Makhshirim, Chapter Four, Mishnah One
1) If one bent down to drink, the water which came up on his mouth or on his moustache comes under the law of if water be put;
a) But [what came up] on his nose or on his head or on his beard does not come under the law of if water be put.
2) If one drew water with a jar, the water which came up on its outside, or on the rope which was wound round its neck, or on the rope which was needed for its use, comes under the law of if water be put.
a) How much rope is needed for its use? Rabbi Shimon ben Eleazar says: a handbreadth.
3) If he put the jar under the rain-pipe, it does not come under the law of if water be put.
Section one: When one drinks water from a river there is no way to avoid getting one’s mouth or mustache wet. Therefore, the water that comes up on his mouth or mustache is, in a sense, something he wanted, because without it, he couldn’t drink. It will therefore cause susceptibility. But he didn’t need to get his nose, head or beard wet. Therefore, the water that comes up with these parts of the body does not cause susceptibility.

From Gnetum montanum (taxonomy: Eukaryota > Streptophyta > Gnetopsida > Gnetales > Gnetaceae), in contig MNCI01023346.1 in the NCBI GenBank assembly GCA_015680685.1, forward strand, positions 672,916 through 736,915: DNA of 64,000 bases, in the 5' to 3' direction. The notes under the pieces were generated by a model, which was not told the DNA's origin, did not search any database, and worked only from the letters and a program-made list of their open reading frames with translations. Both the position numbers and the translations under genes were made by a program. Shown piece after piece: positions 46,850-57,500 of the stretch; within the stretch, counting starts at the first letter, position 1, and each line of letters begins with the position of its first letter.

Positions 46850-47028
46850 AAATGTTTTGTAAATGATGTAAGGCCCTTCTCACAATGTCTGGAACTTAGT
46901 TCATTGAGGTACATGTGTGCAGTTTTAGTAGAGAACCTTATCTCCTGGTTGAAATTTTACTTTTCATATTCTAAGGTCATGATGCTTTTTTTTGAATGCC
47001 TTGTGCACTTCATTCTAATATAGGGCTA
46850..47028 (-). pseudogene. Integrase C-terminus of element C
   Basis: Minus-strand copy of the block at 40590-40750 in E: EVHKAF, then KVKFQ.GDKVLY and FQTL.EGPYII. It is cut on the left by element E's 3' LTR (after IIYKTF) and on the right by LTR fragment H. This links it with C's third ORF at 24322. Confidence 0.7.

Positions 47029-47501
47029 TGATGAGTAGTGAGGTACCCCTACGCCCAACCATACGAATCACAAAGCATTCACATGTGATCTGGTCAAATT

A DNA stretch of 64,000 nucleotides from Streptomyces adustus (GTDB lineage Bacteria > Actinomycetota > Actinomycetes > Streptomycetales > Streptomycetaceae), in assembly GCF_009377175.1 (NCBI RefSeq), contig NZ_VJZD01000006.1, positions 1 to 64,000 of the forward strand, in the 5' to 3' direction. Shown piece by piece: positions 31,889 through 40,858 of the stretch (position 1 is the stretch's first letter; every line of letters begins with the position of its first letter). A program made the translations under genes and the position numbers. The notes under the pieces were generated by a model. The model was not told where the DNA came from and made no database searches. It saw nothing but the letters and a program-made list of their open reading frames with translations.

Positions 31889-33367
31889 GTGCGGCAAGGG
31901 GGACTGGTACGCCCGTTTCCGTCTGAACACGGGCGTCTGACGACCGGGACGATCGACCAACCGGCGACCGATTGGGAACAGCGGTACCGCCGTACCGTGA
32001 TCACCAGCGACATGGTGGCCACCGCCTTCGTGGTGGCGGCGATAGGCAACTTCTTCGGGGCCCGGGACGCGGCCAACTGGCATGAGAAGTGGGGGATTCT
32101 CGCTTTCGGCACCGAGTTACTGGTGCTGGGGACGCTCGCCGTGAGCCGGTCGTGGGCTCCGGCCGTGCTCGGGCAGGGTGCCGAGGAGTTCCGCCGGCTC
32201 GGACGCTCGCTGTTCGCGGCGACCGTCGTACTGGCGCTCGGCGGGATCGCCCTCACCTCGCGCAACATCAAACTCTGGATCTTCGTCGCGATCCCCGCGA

Section two: When he lets the jar down into the cistern to bring up water, these parts of the jar/rope will certainly get wet. Therefore, the water on them will cause susceptibility. But he really only needs enough rope to lower the jug down into the cistern. Since he could lean down and fill the jug and only have a small bit of rope get wet, he doesn’t really need the rest to become wet. Therefore, the water on the rest of the rope does not cause susceptibility.
Section three: In this case, he wants the water to fall into the bucket and if he were to place it correctly there would be no rain on the outside the bucket. Therefore, any water on the outside of the jar does not cause susceptibility.